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Menard, Inc. v. Dage-MTI, Inc. - 726 N.E.2d 1206 (Ind. 2000)


While representations of the principal to the third party are central for defining apparent authority, the concept of inherent authority differs and originates from the customary authority of a person in the particular type of agency relationship so that no representations beyond the fact of the existence of the agency need be shown.


Appellant corporation offered to purchase 30 acres of land from appellee corporation. Appellee's president accepted the offer in a written agreement in which he represented that he had the authority to bind appellee to the sale. For many years, the president operated the appellee corporation without significant input from or oversight by the Board. Appellee's board of directors did not approve and refused to complete the transaction. The trial court and the appellate court held in favor of appellee, holding that the appellee was not bound by the actions of its president. Appellant challenged the decision.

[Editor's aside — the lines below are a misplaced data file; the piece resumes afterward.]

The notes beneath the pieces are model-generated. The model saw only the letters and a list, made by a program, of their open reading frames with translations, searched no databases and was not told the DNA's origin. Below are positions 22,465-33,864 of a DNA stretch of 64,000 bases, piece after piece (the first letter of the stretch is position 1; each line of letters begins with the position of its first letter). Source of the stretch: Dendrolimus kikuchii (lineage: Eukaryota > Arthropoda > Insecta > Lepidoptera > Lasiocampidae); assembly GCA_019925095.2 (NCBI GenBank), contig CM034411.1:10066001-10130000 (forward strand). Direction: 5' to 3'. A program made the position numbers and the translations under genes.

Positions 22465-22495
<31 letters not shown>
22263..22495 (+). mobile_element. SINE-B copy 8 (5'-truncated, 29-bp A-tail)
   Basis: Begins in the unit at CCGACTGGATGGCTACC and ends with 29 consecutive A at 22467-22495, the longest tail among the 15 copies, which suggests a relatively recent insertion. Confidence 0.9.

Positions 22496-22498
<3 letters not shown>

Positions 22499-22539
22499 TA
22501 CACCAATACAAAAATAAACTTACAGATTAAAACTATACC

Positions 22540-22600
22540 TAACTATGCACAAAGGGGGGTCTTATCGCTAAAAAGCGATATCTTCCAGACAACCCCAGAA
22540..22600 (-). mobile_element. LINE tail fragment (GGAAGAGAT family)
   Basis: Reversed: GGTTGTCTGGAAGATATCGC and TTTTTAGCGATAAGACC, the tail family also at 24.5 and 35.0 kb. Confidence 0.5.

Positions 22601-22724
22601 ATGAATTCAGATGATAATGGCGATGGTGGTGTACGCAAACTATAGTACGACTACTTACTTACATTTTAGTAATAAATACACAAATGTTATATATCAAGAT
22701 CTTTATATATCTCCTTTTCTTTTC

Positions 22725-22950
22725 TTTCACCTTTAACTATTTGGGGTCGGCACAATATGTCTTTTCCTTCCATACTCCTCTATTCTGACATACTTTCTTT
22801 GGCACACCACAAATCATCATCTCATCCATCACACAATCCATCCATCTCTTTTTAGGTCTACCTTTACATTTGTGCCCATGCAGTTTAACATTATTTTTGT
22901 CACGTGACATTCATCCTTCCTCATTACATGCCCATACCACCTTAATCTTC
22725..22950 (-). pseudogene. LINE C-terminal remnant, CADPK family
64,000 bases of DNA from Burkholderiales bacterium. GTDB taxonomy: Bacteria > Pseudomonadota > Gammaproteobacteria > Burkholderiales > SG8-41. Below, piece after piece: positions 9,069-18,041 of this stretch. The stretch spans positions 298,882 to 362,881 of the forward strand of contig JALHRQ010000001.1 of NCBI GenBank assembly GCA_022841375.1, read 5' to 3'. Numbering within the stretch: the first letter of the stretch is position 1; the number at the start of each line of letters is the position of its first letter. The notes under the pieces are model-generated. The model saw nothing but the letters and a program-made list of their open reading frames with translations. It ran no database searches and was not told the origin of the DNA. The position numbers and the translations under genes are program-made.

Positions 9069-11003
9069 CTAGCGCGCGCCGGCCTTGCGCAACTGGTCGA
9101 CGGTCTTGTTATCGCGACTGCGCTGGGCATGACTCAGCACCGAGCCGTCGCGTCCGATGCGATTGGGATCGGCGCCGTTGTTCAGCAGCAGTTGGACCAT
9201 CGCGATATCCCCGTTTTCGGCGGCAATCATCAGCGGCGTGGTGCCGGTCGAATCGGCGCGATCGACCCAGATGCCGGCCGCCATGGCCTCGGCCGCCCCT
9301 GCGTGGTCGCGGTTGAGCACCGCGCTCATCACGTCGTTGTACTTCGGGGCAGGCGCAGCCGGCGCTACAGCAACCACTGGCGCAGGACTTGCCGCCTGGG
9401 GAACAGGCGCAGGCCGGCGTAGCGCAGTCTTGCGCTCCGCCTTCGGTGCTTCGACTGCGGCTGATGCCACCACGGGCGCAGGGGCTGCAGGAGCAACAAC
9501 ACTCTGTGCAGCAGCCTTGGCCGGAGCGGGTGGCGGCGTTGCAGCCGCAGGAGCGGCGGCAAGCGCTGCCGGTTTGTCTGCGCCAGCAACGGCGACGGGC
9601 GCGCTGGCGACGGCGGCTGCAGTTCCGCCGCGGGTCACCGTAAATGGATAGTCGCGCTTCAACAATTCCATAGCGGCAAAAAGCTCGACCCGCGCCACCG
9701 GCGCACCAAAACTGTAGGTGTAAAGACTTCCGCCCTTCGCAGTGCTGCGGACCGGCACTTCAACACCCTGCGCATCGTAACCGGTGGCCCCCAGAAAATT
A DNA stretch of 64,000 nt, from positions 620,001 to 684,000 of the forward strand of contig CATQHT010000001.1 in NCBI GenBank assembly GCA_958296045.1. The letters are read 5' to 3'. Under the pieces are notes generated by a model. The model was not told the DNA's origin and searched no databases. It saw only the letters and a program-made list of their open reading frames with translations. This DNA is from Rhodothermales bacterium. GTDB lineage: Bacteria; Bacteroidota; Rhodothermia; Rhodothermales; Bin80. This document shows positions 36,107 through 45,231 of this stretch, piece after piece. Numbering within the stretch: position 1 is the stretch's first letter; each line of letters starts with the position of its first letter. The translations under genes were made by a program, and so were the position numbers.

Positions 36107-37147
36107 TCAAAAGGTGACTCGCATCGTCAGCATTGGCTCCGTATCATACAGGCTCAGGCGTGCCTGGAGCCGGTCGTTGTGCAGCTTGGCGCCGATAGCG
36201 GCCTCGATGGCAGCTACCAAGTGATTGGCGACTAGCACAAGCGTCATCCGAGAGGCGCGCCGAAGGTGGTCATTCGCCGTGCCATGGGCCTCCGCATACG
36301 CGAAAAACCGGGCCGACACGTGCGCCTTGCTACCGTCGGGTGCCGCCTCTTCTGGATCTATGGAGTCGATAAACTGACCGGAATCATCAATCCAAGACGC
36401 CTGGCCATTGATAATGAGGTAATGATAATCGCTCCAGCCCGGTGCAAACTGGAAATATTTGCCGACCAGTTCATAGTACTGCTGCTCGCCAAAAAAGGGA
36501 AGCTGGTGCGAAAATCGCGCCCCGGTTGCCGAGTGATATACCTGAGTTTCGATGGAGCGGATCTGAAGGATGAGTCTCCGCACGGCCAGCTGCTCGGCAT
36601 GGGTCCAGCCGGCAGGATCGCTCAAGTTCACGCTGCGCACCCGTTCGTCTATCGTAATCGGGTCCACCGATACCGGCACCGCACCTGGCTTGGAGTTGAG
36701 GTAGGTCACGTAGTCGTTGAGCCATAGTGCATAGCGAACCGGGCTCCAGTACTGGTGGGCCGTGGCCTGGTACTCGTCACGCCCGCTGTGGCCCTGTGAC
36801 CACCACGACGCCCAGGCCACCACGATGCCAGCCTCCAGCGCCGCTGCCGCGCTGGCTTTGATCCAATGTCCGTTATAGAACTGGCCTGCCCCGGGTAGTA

Was the appellee corporation bound by the actions of its president in agreeing to sell a parcel of land?




The Court reversed the decision of the lower courts, holding that trial court's conclusions of law employed principles of "actual authority" and "apparent authority" when they should have employed principles of "inherent authority." According to the Court, the decision constituted clear error. The Court averred that the president of the appellee corporation had inherent authority to bind appellee as he managed appellee's affairs with little or no board oversight, and had purchased real estate for appellee in the past. Appellant reasonably believed that the president was authorized to contract for the sale and purchase of appellee, and appellant had no notice that board approval might be required.

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